VIRGINIA HALL GOILLOT DSC, Croiz de Guerre, MBE (d: 1982), code named Marie and Diane, was an American who worked with the United Kingdom’s clandestine Sprecial Operations Executive (SOE) and later with the American Office of Strategic Services (OSS). The purpose of SOE and OSS was to conduct espionage, sabotage and reconnaissance in occupied Europe against the Axis powers. SOE and OSS agents allied themselves with French Resistance groups and supplied them with weapons and equipment parachuted in from England. After World War II Hall worked for the Special Activities Division of the Central Intelligence Agency (CIA). She was pioneering agent for the SOE, arriving in France in August 1941, the first female agent to take up residence in France. She created the Heckler network in Lyon. Over the next 15 months, she “became an expert at support operations — organizing resistance movements; supplying agents with money, weapons, and supplies; helping downed airmen to escape; offering safe houses and medical assistance to wounded agents and pilots.” She fled France in November 1942 to avoid capture by the Germans.

She returned to France as a wireless operator for the OSS in March 1944 and a member of the Saint network. Working in territory still occupied by the German army and mostly without the assistance of other OSS agents, she supplied arms, training, and direction to French resistance groups, called maquis, especially in Haute-Loire where the maquis cleared the department of German soldiers prior to the arrival of the American army in September 1944.

The Germans gave her the nickname Artemis, and the Gestapo reportedly considered her “the most dangerous of all Allied spies.” Hall had an artificial foot she named “Cuthbert.” She was also known as “the limping lady.”

I have and offer no certain proof that she was a lesbian, but her biographer, Sonia Purnell, in the recent book A Woman of No Importance notes that Hall was the headstrong daughter of a Baltimore banker and his socialite wife. When the family’s finances began to fail, Barbara Hall wanted her daughter to make an advantageous marriage, elevating both the family’s monetary and social positions. Virginia was having none of it. Purnell also referred to her as “a tomboy.” Given her dashing wartime bravery, it’s not hard to imagine that she had Sapphic tendencies, despite her purported liaisons with men. She did marry.  And pretty much any time the term “headstrong” is used in reference to a young woman, you really have to go there.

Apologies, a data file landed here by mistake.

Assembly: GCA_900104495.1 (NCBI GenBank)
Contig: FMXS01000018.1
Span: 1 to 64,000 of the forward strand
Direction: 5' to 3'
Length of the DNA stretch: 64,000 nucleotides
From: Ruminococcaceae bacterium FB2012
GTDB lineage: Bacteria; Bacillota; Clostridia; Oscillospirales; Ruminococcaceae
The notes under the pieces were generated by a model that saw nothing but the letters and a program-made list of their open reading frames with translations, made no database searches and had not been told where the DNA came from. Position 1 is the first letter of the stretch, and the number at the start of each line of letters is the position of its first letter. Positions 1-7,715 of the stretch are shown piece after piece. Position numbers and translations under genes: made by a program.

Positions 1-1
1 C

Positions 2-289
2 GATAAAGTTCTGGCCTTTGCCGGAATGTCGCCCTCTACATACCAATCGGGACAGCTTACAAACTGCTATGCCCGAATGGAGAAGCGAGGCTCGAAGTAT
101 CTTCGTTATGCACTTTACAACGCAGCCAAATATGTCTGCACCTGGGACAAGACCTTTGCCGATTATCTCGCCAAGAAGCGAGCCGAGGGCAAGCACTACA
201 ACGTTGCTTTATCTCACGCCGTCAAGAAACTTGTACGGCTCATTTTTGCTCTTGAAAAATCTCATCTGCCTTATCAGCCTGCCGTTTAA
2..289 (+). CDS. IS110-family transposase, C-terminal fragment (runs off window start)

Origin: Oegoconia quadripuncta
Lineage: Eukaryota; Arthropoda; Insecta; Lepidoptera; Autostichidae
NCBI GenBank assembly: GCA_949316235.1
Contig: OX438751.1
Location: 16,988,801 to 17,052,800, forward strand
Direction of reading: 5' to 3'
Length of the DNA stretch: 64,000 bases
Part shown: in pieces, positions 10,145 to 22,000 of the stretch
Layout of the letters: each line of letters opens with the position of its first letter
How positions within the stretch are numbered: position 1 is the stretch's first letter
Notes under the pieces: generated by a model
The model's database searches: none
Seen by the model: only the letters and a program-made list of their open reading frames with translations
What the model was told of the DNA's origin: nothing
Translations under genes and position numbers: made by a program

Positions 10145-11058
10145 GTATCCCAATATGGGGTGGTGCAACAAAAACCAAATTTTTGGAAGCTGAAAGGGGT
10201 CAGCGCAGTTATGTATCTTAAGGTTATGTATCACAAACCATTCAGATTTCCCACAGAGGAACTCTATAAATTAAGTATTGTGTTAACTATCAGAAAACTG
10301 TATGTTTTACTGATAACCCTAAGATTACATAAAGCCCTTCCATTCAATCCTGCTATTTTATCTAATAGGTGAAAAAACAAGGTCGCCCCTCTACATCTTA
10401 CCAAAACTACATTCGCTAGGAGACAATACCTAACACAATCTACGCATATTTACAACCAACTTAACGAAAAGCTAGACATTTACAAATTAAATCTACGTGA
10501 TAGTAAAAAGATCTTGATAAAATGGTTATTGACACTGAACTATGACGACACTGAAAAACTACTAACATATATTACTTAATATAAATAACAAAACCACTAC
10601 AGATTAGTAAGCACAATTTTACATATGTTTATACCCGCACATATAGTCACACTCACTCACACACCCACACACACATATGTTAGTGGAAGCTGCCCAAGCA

She studied in Paris, where she fell in love with France — and a young man whom her family deemed unsuitable and forbid her to marry. She began working with the U.S. State Department and was posted to Turkey. During a hunting expedition, she stumbled and suffered a gunshot wound in her left foot. Her leg had to be amputated just below the knee. At the age of 27, she acquired the prosthesis — she named it “Cuthbert” — that she would have for the rest of her life.

For years in Lyon, she avoided capture by the Nazis while setting up vast networks, rescuing officers, supplying valuable intelligence to England, and setting the stage for guerrilla warfare that was to hugely benefit the Allies toward the end of the war.

When “the limping lady of Lyon” finally became so notorious that the Gestapo was close on her trail, Hall escaped and hiked over the Pyrenees into Spain — a grueling and horrifically painful journey, given her prosthesis. Later, in the mountainous region of the Haute-Loire in France, she established a group of guerrilla fighters and supplied vital intelligence in advance of the Allies’ D-Day invasion.

Hall spoke five languages, went by many code names, and could switch her appearance multiple times in an afternoon. She cultivated contacts, planned a daring and successful prison escape for her fellow agents, and later on during the war – with the Nazis hot on her heels – recruited and led guerrilla groups whose sabotage missions of blowing up bridges and cutting off communications helped the Allied effort after D-Day.

More than a few of her fellow SOE officers refused to acknowledge the competence and leadership of a female spy. Such discrimination — and Hall’s desire to avoid commendation — certainly contributed to how little-known she is today, Purnell writes. She was one of the actual British operative who was granted “a license to kill.” And she did.

Many of the Allied victories of World War II might have been greatly delayed or never have been achieved. Purnell describes Hall’s life as a “Homeric tale of adventure, action, and seemingly unfathomable courage.”